Sunday, October 21, 2012

Why I Continue To Write

The other day, a friend asked me why I continue to write (this stemmed off from when she asked how the royalties were and my subsequent answer). My reply to her was because I enjoy it. She found it difficult to understand, if there was no monetary motivation, why someone would continuously subject themselves to doing pittance work. She’s a very ambitious woman and runs a successful business—kudos to her and I wish her nothing but continued success.

Sometimes I forget that the literary world is shrouded in mystery, and only the lucky ones seem to have the knack of solving it (I'm still picking at the clues and joining up all the confusing dots). Those not collecting clues automatically think that once you write a book, it'll get published, it'll sell, and it'll give you instant fame and fortune with the movie deal in the works by the following year. Unfortunately, there are a lot of people out there who think so. My friends and family included. The marketing side is a whole other mystery to solve and another thing people don't get (me either, it would seem).

While I am (moderately) ambitious, and (moderately) motivated by challenges, I prefer to do things I enjoy (who doesn’t, right?). So that means I will happily play quietly in a corner by myself while the chaotic world swirls around me. Enjoyment of things I love trumps all else. This doesn’t mean I shy away from hard work or monumental challenges (again, like marketing) where the goal is to succeed, shine brightly, and roll in the dough. I just prefer the personal satisfaction of doing something and finishing it while having fun, and knowing I could do it.

And, yes. I’ve discovered I love writing.

To me, writing isn’t about the money, of course, that helps immensely (don’t get me wrong, I live in the real world most of the time, and making money and having it, practically speaking, is just as important). But writing, it’s like I’ve finally found that outlet, an opening, an orifice, which allowed me to get out, to let loose a part of myself that needed to get out (and allows me to play quietly and actually have an excuse in doing so).

Did that make sense?

Being an artist, with the outlet of painting, drawing, designing, and creating, being my only sources of ‘venting,’ writing seemed like a natural transition to metamorphous towards. It felt right. It always winked at me seductively. And I’m so glad I found that blowhole to shoot out of and fall into its sweet embrace. (The other thing is music, but some things, let's just keep as wicked temptations we know we can never have. The world does not need more pain as I inflict them with my cacophony).

That being said, despite my enjoyment of creating literary realms, it hasn’t come with some drawbacks. I believe I’m even more misunderstood than I was before. I strongly suspect most of my friends and family (by family, I mean in-laws) think my writing is just a phase—this is evident by the dust collecting (in plain sight) on my still-to-be-read paperbacks in their bookshelves…which, evidently, I gave them as gifts since waiting for them to purchase them was akin to pulling teeth. (How do I know they haven’t read them yet? The spines aren’t even creased, and even the most careful of readers will still put a wrinkle or two in a book spine). The other evidence is the congenial smile some people plaster on their faces, the glazed look, or polite head-nodding, patiently waiting for me to finish my spiel about what I write so they can move onto the next topic faster than a speeding bullet.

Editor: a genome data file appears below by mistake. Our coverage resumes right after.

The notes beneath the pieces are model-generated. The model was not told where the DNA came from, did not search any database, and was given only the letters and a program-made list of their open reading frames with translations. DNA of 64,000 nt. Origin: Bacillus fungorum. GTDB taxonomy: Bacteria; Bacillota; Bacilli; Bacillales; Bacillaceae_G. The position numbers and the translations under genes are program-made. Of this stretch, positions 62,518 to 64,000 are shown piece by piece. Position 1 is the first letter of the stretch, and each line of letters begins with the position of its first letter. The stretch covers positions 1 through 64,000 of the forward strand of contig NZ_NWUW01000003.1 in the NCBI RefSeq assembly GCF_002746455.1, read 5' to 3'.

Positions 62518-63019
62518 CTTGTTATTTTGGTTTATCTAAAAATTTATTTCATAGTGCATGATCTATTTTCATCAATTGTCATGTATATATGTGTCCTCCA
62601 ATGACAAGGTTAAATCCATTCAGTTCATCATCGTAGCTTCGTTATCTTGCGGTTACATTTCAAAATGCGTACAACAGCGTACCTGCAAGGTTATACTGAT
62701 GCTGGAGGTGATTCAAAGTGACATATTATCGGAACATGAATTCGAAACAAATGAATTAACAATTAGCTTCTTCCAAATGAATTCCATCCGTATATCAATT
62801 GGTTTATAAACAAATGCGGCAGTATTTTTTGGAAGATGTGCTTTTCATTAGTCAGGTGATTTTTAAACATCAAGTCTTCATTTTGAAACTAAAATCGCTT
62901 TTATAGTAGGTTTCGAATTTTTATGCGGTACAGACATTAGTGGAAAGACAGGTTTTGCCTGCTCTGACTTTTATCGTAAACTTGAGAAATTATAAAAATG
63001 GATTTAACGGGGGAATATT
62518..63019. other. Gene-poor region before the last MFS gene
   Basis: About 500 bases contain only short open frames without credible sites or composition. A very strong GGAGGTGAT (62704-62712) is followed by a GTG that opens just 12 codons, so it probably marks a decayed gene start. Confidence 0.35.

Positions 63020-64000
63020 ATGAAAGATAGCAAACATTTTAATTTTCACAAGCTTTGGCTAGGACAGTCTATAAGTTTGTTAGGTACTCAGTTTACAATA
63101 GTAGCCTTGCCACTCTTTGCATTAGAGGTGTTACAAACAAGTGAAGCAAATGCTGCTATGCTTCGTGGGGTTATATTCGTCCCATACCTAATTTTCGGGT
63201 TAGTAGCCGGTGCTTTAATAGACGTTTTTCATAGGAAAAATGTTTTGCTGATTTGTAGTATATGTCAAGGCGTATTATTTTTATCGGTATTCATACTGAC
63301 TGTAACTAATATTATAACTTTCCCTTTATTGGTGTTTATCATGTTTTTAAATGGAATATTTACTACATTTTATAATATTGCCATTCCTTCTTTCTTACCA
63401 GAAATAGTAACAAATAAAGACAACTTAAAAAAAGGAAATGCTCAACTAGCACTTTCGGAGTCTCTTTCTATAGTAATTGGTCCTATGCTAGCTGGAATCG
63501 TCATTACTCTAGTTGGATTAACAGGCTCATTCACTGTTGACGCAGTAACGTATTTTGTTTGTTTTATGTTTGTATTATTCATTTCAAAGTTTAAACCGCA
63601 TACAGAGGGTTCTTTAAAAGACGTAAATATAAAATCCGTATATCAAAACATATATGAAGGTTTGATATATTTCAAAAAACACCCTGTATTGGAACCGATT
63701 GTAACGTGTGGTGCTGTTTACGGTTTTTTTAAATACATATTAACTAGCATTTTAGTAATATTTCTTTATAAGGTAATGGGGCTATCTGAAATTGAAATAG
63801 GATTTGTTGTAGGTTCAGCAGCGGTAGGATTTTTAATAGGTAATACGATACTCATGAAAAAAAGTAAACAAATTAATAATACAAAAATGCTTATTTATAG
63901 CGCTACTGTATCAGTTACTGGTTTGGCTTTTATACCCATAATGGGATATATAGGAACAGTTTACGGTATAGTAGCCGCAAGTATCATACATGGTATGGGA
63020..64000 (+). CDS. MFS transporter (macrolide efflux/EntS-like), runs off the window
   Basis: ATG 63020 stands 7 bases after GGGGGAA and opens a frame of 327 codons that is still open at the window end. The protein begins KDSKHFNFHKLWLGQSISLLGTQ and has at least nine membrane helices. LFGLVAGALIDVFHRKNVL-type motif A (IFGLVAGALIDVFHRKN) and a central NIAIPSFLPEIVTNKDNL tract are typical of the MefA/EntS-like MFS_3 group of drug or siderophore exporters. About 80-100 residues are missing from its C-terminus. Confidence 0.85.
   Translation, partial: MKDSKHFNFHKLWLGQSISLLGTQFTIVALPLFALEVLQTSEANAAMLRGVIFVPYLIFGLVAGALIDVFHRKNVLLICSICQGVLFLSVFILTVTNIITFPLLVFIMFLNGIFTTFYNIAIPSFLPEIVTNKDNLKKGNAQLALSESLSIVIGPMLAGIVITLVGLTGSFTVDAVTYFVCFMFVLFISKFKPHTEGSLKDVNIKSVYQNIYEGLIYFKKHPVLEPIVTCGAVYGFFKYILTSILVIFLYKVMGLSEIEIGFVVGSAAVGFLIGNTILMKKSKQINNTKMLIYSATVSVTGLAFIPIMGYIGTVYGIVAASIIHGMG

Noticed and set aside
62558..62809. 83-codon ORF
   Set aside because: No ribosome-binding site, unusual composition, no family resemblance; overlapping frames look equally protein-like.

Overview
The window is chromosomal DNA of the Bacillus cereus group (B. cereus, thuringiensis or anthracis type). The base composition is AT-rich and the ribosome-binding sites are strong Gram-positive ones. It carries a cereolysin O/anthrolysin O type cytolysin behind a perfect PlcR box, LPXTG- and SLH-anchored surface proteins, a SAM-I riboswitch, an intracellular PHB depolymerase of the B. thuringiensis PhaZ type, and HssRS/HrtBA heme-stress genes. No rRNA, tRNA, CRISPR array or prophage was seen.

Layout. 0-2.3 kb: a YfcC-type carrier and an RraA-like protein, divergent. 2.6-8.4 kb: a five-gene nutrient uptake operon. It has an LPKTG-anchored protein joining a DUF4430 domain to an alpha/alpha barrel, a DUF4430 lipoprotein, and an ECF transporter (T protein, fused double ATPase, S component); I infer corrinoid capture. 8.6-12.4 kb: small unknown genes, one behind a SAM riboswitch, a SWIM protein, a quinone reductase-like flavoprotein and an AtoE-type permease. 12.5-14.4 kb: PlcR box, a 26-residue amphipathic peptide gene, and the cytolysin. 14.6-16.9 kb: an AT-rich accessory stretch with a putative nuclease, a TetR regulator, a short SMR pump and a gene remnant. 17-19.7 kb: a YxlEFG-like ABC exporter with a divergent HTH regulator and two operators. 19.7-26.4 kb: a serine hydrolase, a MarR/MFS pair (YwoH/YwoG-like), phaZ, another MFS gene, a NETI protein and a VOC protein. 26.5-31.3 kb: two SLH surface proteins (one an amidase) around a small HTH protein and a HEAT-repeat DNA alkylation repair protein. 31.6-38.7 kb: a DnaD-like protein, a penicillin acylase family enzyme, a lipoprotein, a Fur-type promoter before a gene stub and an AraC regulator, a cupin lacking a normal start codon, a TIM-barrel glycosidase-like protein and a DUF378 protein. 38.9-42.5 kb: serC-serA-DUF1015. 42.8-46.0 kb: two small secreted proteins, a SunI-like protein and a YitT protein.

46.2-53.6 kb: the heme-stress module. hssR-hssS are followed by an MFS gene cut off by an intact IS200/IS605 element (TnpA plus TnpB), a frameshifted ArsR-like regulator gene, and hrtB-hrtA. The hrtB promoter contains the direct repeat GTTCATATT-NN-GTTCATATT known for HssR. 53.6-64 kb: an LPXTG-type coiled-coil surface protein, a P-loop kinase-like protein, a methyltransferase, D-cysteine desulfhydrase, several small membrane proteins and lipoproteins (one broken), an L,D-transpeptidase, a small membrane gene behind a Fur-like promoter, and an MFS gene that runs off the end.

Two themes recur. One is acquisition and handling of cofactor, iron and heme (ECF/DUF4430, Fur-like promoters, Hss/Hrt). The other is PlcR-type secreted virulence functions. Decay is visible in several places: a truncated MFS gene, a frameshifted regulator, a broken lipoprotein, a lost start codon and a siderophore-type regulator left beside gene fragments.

I've gotten quite good at reading people's receptiveness so I know when, who, and how to talk about my writing. If at all.

The ones who have read my tales, some are genuinely impressed and encourage me to write more. They email or call me up and ask detailed questions about the characters and plots and it’s like a private Q & A, a one-on-one interview. Sooo good for the ego!

And this, to me, means so much more than rolling in the dough. To know that I’ve created something that has wowed someone enough to talk about it, now that’s enough motivation to keep on writing. To top it off, there are those people in my head that are lining up to get out and grab their 15 minutes of fame.

But regardless of my anemic royalties, the misconception that I’m a recluse (which I am for wholly other reasons) because I choose to be antisocial, because it's trendy for a writer to do so, or the deteriorating back and sciatica from lack of exercise as I stare at the monitor as my fingers fly over the keyboard like a concert pianist, I love writing.

And I’m so glad when the literary world hailed me, I replied.

So yes, people, I continue to write and play quietly in the corner and hold conversations in my head to the multitude who reside there while allowing my pittance pay to collect so I may save up for a rainy day. Since I live in the tropics, there's lots of rainy days. Good thing I have a day job.

TK Toppin


Big Mike said...

The public's misconception of author royalties is wide spread. Did you know that about 1.2 million titles are released in the US each year and across all those stories the average number of sales is roughly 200. Course there are a few that sale half a million for each book, but most do not.

Michael Davis (
Author of the Year (2008 and 2009)
Award of Excellence (2012)

TKToppin said...

That it is, Big Mike. Thanks!!